by Julie Lorenzen
John Edgar Wideman was brilliant when writing Sent for You Yesterday. I never knew there could be so many thoughts and ideas packed into two hundred pages. I, however, did not feel brilliant enough today to tackle the ghost-like qualities of Brother and his connection to trains, nor even Wideman’s commentary about the prejudice that existed amongst African American people when it came to light versus dark skin tone. Another question difficult to ponder was who served as the central character? Brother Tate stood out, but it was hard to think of him without thinking of Carl and Lucy. Could it be possible that the three of them form a unit that acts as a central character? Perhaps. I’m not sure. What I do know is that Lucy’s role in this book was important and I’d like to analyze a remarkable passage about Lucy for this response.
I wasn’t interested in writing about Lucy until I reached page 186. Up until then I’d thought I would be discussing Brother Tate because his character made me think. However, for some reason, the character of Lucy captivated me after reading the following passage that started on page 186 and continued to page 187:
“Garbage needed to go out. She’d get Carl to take it out when he left. And tomorrow she’d clean the house top to bottom. Even the rooms nobody used anymore. Because old was letting your filth pile up around you. […] Old was too many sacks to count A wall of your mess higher than your head and one day it crashed down and buries you. She never let the line of bags beside the icebox get longer than three. […] Old was people busting the locks on your door after nobody’s see you for a week and you lights burning all night and a stink worse than garbage seeping out from under you door they got to bust in when nobody answers the pounding. In Homewood people used to watch out for you when you got too old and feeble to take care of yourself. Now they ship you to the Senior Citizens High Rise over on Kelley Street or Mayview all the way out Frankstown Road. But plenty old people dying alone in rooms full of garbage. And young ones dying alone in alleys.”
At first I thought about the keen perception about getting old and what it meant to get old in Homewood at the time Lucy was thinking these thoughts. I thought about the change in Homewood that was represented in that passage and how the people went from caring about their elders to discarding them from the neighborhood. Then, I thought about who was doing the thinking and what getting old meant to her.
Lucy had always taken care of Brother even though she was younger than him. She made sure that his skin was well protected with a hat and protected his fragile reputation by concealing the frilly hat with the hood of the buggy. She helped to make sure Brother was clean and assumed the full domestic responsibilities of the Tate household when Mrs. Tate became mentally incapacitated after Albert Wilkes was shot to death by policemen while playing the piano in their home. She even took the responsibility of cleaning the mess that was left after the policemen left the house even though she was really young at the time. Then, after Brother died she made sure to check on Samantha who had been in Mayview since Junebug’s death.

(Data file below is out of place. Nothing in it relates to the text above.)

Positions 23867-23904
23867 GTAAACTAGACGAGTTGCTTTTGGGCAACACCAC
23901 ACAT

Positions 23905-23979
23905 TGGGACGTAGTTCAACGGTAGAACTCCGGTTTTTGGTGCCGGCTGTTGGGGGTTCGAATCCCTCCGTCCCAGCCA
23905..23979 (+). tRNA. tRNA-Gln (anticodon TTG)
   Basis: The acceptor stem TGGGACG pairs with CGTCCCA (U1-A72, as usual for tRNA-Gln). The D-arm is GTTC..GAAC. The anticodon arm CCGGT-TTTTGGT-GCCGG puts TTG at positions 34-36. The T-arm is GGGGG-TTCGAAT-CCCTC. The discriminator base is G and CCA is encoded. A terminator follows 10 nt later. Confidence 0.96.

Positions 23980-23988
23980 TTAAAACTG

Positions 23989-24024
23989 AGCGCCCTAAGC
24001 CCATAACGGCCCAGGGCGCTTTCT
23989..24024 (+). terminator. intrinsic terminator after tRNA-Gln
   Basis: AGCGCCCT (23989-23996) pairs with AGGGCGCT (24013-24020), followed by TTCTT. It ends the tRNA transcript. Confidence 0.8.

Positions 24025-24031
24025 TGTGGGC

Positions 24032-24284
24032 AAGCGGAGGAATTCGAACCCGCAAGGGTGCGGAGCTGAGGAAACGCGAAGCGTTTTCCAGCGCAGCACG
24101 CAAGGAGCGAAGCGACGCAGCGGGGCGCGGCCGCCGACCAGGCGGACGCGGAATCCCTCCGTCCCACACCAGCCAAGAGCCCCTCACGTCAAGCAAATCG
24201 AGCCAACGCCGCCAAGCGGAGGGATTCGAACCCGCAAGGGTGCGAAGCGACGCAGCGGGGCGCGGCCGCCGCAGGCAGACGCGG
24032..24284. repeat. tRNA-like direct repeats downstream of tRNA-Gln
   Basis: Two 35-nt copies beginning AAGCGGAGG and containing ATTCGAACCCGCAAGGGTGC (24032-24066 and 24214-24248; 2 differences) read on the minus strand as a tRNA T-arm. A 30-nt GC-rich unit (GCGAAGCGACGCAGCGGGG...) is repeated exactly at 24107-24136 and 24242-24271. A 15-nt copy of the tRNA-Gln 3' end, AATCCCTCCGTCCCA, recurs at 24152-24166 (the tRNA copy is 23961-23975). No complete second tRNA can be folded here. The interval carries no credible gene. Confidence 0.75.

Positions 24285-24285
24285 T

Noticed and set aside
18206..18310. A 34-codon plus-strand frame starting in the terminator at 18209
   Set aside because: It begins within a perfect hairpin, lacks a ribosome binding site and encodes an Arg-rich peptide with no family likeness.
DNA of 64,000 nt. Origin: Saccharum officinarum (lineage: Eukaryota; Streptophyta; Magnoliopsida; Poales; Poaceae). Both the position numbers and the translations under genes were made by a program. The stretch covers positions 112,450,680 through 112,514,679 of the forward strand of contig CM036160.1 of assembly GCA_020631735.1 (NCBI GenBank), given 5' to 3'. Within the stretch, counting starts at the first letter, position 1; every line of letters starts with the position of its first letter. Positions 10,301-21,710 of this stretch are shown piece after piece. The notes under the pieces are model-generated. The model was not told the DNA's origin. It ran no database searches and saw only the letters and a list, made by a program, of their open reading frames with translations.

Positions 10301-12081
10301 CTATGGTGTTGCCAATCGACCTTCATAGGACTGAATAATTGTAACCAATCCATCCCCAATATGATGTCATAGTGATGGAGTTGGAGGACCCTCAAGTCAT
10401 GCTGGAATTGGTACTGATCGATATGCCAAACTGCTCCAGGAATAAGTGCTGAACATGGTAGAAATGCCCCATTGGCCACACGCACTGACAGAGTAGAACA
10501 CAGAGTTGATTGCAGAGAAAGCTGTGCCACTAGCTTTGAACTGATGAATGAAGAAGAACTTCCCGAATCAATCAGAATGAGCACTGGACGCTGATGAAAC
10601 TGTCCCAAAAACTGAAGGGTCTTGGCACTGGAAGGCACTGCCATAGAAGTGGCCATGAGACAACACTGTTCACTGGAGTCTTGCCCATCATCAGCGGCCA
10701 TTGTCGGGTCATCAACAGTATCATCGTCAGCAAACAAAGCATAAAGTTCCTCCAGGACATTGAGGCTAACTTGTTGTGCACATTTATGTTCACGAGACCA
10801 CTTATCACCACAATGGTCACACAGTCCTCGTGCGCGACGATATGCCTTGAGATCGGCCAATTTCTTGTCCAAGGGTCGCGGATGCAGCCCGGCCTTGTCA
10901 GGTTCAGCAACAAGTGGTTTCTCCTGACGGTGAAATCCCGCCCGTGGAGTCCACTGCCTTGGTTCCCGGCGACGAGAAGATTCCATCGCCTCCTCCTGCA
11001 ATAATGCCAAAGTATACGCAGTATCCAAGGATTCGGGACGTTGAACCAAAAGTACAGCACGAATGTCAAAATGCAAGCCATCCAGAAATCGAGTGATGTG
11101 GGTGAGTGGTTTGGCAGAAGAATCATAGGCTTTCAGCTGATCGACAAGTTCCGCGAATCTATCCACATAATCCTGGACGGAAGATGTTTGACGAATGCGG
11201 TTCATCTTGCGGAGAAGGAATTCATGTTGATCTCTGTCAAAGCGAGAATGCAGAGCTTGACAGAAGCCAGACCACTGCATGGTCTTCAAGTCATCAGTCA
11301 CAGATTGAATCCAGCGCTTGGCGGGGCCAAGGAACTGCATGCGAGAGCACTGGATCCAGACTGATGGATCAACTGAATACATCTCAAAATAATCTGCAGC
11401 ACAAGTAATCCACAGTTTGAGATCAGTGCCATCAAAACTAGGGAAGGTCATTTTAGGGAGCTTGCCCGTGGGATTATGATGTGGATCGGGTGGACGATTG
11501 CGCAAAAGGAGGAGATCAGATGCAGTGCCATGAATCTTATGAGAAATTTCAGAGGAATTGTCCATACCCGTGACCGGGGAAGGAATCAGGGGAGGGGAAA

The afore-mentioned passage is powerful to me because in my opinion
it reflected Lucy’s fear. She seemed afraid of what would happen to her
if she became unable to take care of herself. She always took care of everyone
else, but who would take care of her when the time came?
It was interesting to me that on page 198 Lucy blamed her-self and Carl for the deterioration of Homewood. As she talked about how the people made Homewood real she said “That’s why Homewood was real once. Cause they were real. And we gave it all up. Us middle people. You and me, Carl. We got scared and gave up too easy and now it’s gone. Just sad songs left. And whimpering. Nothing left to give the ones we supposed to be saving Homewood for. Nothing but empty hands and sad stories.” I’m not 100 percent sure what she meant here but I thought maybe she was too scared to marry Carl and have children thus failing to continue the legacy of Homewood by passing down it’s values. Instead of passing a legacy that would keep Homewood strong, she ended telling “sad stories” of what Homewood used to be like to Carl’s nephew Doot.
In conclusion, in the passages of 187 and 198, Lucy’s thoughts about
the deterioration of Homewood were revealed. The thoughts were filled with
sadness, fear and responsibility. She was sad that the younger generation
wasn’t taking care of their elders and that she didn’t pass down the values
of Homewood to another generation. Finally, although she had always taken
care of people such as Brother and Samantha, she too feared that she would
someday be discarded or forgotten. Despite those thoughts and emotions,
Lucy continued on keeping her tiny part of Homewood clean and her memories
of the entire neighborhood alive by passing on her stories to Doot.